Appendix 9. Macroinvertebrate Surveys

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Scientific best practice

See England et al. (2021) [1]

1. Introduction to macroinvertebrate surveys

Invertebrates exist in a wide range of aquatic habitats from silted pools to gravel riffles and boulders in fast flowing upland rivers. Invertebrate species are sensitive to the physical, chemical and biological condition of water courses which makes them good indicators of habitat quality and overall ecosystem health. Different species can be particularly sensitive to or tolerant of certain conditions, meaning that their presence or absence can be used to assess the impacts of pressures on water courses.

The two main approaches to macroinvertebrate surveying are unit-time and unit-area surveys. Unit-time surveys are a qualitative (or semi-quantitative) method where macroinvertebrates are collected over a defined length of time, usually with the kick sampling technique. Unit-area surveys are a quantitative method where invertebrates are collected over a standardised area to allow for robust statistical assessments and comparison of samples. The unit-area method is recommended for projects where robust scientific outputs are desired, however these studies are often time intensive and require expertise. The advantage of the unit-time approach is that it can be applied over a large area in less time, and with the use of citizen scientists. This may be more suited to a catchment scale assessment.

2. Unit-time surveys

This involves collecting invertebrate samples for a specific unit of time is a standard approach to sample collection which is applied widely. It is a semi-quantitative approach usually undertaken using a kick-sweep sampling technique.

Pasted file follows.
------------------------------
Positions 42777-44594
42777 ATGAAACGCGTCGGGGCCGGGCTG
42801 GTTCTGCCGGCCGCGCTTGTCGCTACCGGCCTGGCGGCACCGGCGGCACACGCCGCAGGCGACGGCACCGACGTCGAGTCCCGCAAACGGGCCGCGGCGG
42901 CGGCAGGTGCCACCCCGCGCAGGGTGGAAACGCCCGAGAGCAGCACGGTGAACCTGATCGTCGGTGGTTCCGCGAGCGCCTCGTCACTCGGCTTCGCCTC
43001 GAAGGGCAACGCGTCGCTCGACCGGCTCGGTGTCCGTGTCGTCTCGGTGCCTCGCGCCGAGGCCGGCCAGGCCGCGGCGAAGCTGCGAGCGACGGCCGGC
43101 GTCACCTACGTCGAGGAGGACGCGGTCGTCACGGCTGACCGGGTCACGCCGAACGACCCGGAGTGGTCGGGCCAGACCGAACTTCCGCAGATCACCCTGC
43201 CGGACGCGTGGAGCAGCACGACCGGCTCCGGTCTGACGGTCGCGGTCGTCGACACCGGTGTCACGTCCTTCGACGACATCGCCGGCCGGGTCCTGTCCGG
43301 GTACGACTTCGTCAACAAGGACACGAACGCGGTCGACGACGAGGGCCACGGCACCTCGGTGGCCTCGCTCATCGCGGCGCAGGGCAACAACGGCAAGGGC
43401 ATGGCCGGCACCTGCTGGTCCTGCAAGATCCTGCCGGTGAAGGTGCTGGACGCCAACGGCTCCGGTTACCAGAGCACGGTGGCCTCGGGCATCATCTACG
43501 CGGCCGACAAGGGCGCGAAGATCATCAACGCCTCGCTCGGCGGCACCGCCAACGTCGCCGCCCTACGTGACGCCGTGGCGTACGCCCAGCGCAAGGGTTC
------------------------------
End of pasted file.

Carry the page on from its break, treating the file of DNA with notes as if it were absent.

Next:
Standardized timed samples are generally collected using a 3-minute kick/sweep sampling. This technique is utilized within the ARMI citizen science monitoring. The Statutory Agencies apply a 3-minute kick-sample supplemented by a 1-minute hand search to assess ecological status for the WFD and within their wider river assessments. This is known as the RIVPACS monitoring protocol.

Find out more about unit-time surveys

3. Unit-area surveys

To obtain replicated samples and allow robust statistical assessments, a quantitative approach to sampling is recommended using a unit-area method. A variety of quantitative sampling devices are available, all of which enable samples to be taken from a given area and allow results to be calculated for a spatial area. Due to the need to identify and count all invertebrates obtained within a sample this approach is time consuming. It is only applied by professionals or academics in specific studies. When appraising a river restoration scheme, it is important to follow the – BACI principles (Before, After, Control, Impact) (Underwood, 1994).

Find out more about unit-area surveys

4. Sampling benthic invertebrates in deep rivers

Deep rivers aren’t a well-known environment because of the sampling difficulties. This section outlines methods to collect data on the macroinvertebrate community in habitats not wadeable and unsuitable to use the kick-sampling methodology.

Find out more about sampling invertebrates in deep rivers

5. Community involvement

Community involvement through citizen science can play a very useful role in supplementing and complementing the invertebrate monitoring undertaken by professionals. Not only does citizen science increase the amount of environmental data that can be collected but increases public awareness and involvement in local environmental issues. Within the UK the Riverfly Partnership’s Anglers Monitoring Initiative forms the basis of citizen science monitoring of invertebrates.

Find out more about community involvement in macroinvertebrate surveys

6. References

England, J.; Angelopoulos, N.; Cooksley, S.; Dodd, J.; Gill, A.; Gilvear, D.; Johnson, M.; Naura, M.; O’Hare, M.; Tree, A.; et al. (2021)
Best Practices for Monitoring and Assessing the Ecological Response to River Restoration. Water 2021, 13, 3352. https://doi.org/10.3390/w13233352
Hall, N. (2007)
Assessing the Impact of Flow Deflectors on Macroinvertebrate Communities as pat of the STREAM restoration project, Thesis submitted in partial fulfilment of the requirements for the degree of Water Management, Cranfield University, 54pp.
JNCC, (2003)
Monitoring Southern Damselfly, Coenagrion mercuriale. Conserving Natura 2000 Rivers Monitoring Series No. 8, English Nature, Peterborough.
Killeen, I. J., Morrkens, E. A. (2003)
Monitoring Desmoulin‟s Whorl Snail, Vertigo moulinsiana. Conserving Natura 2000 Rivers Monitoring Series No. 6, English Nature, Peterborough.